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At the time of his arrest in April 2002, Yang Jianli was a thirty-nine- year-old scholar and democracy activist, who was well known for his efforts to promote democracy in China. Born a Chinese citizen, Yang had resided in the United States since 1986. He holds doctoral degrees in mathematics from the University of California at Berkeley and in political economy and government from Harvard University’s John F. Kennedy School of Government.1 Yang was the founder and president of the Foundation for China 21st Century, through which he promoted the cause of democracy in China.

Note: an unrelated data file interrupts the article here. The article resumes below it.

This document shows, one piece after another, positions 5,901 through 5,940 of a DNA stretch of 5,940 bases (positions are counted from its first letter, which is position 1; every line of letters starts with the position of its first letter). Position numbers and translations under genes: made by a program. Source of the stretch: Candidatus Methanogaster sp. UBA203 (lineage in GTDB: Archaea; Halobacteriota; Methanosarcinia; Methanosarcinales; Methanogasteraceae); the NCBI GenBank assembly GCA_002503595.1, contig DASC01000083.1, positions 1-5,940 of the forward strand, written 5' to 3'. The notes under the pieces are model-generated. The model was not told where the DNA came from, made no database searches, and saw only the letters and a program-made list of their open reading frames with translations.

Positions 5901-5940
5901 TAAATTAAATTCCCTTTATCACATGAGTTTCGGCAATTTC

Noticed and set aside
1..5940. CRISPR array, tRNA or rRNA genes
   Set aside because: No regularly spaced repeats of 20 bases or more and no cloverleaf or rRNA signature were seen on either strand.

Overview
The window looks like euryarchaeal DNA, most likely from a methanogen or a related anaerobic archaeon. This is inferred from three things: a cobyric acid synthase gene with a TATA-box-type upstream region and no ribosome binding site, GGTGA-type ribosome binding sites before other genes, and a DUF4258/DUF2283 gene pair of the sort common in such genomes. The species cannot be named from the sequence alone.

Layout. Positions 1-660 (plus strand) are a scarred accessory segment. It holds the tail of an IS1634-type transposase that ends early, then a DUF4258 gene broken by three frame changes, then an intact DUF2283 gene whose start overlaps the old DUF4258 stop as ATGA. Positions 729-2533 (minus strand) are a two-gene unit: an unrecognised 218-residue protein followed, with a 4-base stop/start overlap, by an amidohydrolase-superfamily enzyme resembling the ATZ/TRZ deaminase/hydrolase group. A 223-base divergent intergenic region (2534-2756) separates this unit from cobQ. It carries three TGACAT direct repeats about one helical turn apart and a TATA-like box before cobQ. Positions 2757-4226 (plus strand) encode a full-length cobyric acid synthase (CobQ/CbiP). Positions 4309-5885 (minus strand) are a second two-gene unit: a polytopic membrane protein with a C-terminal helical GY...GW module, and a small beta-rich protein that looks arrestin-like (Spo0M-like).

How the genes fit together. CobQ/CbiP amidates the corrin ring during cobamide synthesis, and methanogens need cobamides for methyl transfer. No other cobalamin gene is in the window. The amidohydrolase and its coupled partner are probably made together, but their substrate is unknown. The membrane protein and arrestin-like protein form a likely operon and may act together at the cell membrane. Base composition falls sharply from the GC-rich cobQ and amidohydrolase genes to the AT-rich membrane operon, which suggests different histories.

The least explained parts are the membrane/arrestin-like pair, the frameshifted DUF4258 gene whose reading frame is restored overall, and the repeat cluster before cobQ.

Since the Republic of Turkey’s founding in 1923, its military has been the guarantor of the country’s secular values. In accordance with this perceived role, the military has organized several coups, the results of which have been a strained relationship with the country’s Islamist civilian governments. The first coup occurred in 1960 with the arrest and execution of then Prime Minister Adnan Menderes by Turkish generals. In 1980, the Turkish military rewrote the constitution to grant itself increased political power. And a coup in 1997, known as the “postmodern” coup, targeted Islamist influence in Turkish society, including the Fethullah Gülen Movement.1
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